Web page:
Focus Of The Week: <i>For Your Eyes Only</i>

Focus Of The Week: For Your Eyes Only

The lowdown on Bond’s 12th adventure

Following on from Moonraker (1979), producers Albert R. Broccoli and Michael G. Wilson brought Bond back to Earth, closer to the spirit of Ian Fleming’s novels for his 12thouting. Or as Cubby Broccoli put it, “the more human values that worked so well in From Russia With Love (1963).”

For the screenplay, Broccoli brought back veteran 007 writer Richard Maibaum who worked on the script in collaboration with Wilson. The resulting story sees Bond (Roger Moore) ordered to retrieve the Automatic Targeting Attack Communicator (ATAC), a device used to co-ordinate submarines, housed in a sunken spy ship St. Georges. Sir Timothy Havelock (Jack Hedley), a marine archaeologist secretly helping the British locate the ship, is murdered by hired assassin Gonzales (Stefan Kalipha). Bond travels to Spain to investigate who is behind the hit but Gonzales is killed by Havelock’s vengeful daughter Melina (Carole Bouquet). In Italy Bond and Melina seek the counsel of crime lord Columbo (Topol) through businessman Aristotle Kristatos (Julian Glover). Columbo reveals Kristatos is responsible for Havelock’s murder and is colluding with the KGB to purloin the ATAC. With Columbo’s help, Bond leads an assault on Kristatos’ mountain hideout and destroys the ATAC so neither East or West can obtain it.

To direct For Your Eyes Only, Broccoli promoted editor and second unit director John Glen. The casting was typically international in flavour with French actress Carole Bouquet for the revenge-seeking Melina Havelock and Cubby Broccoli’s wife Dana suggested Israeli born actor Topol for pistachio-chewing scoundrel Columbo. American ice-skating champion and actress Lynn-Holly Johnson took the role of Olympic hopeful Bibi Dahl and, having once been considered for 007 himself, British actor Julian Glover signed on to play Greek smuggler Kristatos.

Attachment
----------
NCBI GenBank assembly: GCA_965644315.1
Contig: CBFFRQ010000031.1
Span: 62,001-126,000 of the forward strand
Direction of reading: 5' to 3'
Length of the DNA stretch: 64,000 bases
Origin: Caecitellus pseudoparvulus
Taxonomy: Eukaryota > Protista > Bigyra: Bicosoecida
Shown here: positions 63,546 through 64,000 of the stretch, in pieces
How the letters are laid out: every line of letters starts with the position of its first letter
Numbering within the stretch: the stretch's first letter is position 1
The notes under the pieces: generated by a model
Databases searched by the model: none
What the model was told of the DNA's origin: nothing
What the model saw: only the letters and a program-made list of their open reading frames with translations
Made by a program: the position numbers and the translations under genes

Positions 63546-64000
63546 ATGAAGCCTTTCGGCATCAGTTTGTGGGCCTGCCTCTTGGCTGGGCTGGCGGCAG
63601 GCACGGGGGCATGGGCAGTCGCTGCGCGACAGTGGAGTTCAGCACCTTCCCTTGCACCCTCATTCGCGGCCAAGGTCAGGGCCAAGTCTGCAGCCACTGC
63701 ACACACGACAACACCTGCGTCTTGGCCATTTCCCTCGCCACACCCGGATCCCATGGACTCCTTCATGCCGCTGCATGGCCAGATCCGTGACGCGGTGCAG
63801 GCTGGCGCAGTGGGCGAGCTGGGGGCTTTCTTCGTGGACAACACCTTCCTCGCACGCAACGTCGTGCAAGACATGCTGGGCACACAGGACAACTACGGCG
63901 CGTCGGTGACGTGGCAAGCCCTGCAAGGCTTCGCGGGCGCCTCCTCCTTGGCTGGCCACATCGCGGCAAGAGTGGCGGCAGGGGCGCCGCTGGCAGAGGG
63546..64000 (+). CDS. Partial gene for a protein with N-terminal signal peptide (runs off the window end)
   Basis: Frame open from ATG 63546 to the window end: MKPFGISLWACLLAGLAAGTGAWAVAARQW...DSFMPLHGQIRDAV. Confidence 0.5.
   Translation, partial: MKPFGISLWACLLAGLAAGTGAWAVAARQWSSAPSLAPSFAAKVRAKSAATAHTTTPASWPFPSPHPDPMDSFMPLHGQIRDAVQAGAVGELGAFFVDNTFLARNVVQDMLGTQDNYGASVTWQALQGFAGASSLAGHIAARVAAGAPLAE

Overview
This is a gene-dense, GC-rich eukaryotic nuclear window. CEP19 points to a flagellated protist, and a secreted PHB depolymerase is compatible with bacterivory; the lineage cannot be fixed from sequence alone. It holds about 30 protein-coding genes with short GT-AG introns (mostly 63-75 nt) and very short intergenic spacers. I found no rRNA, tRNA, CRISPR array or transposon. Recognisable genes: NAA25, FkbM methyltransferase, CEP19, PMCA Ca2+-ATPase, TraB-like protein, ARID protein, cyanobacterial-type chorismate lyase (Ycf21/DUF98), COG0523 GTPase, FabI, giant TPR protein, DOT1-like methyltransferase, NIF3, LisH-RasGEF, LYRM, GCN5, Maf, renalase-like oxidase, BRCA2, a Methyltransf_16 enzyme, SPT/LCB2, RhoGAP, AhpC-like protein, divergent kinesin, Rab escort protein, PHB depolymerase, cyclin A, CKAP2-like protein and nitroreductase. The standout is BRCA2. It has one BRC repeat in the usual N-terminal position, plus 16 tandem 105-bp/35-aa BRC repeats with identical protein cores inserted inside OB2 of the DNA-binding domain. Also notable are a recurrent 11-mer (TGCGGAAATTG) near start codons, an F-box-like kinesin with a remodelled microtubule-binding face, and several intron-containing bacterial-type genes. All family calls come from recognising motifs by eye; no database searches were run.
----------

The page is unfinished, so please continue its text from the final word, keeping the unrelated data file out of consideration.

For Your Eyes Only began filming on September 13 1980 at the Villa Sylva at Kanoni above Corfu town. The production was informed by the ethos of Bond going back to its smaller scale roots. Stunt arranger Rémy Julienne and 2nd unit director Arthur Wooster created a thrilling chase involving Melina Havelock’s 2CV with Bond surviving on his wits rather than any gadgetry.

Within the return to realism, For Your Eyes Only does not skimp on spectacular sequences. Bond’s assault on Kristatos’ monastery hideout was shot in the Meteora Region of Greece. Although local monks tried to disrupt filming by hanging their laundry out of the window, climber Rick Sylvester performed a breath-taking 300ft fall from the mountain. Special effects supervisor Derek Meddings built a 30ft trough filled with sandbags to ease the impact on his body as the rope pulled taut.

Back in London, Glen filmed a thrilling pre-credit sequence at Becton Gas Works involving Bond trapped on a remote controlled helicopter — the scene was inspired by Glen noticing a technician’s son playing with a remote control car at Pinewood.  When the crew arrived in the Alpine resort of Cortina d’Ampezzo, they discovered the town and mountains in the midst of a snow drought. 25 truckloads of fresh snow had to be brought in to dress street scenes.  Ski champion and cameraman Willy Bogner returned for his third Bond film, employing special skis that facilitated him skiing backwards and forwards to capture the stunning action.

Bill Conti composed the score and recorded the title song with Scottish pop star Sheena Easton, who became the only singer to date to appear in the main titles. The song proved a big hit on both sides of the Atlantic and garnered an Academy Award nomination. The film premiered on June 24 1981 and proved a huge success worldwide during the summer.

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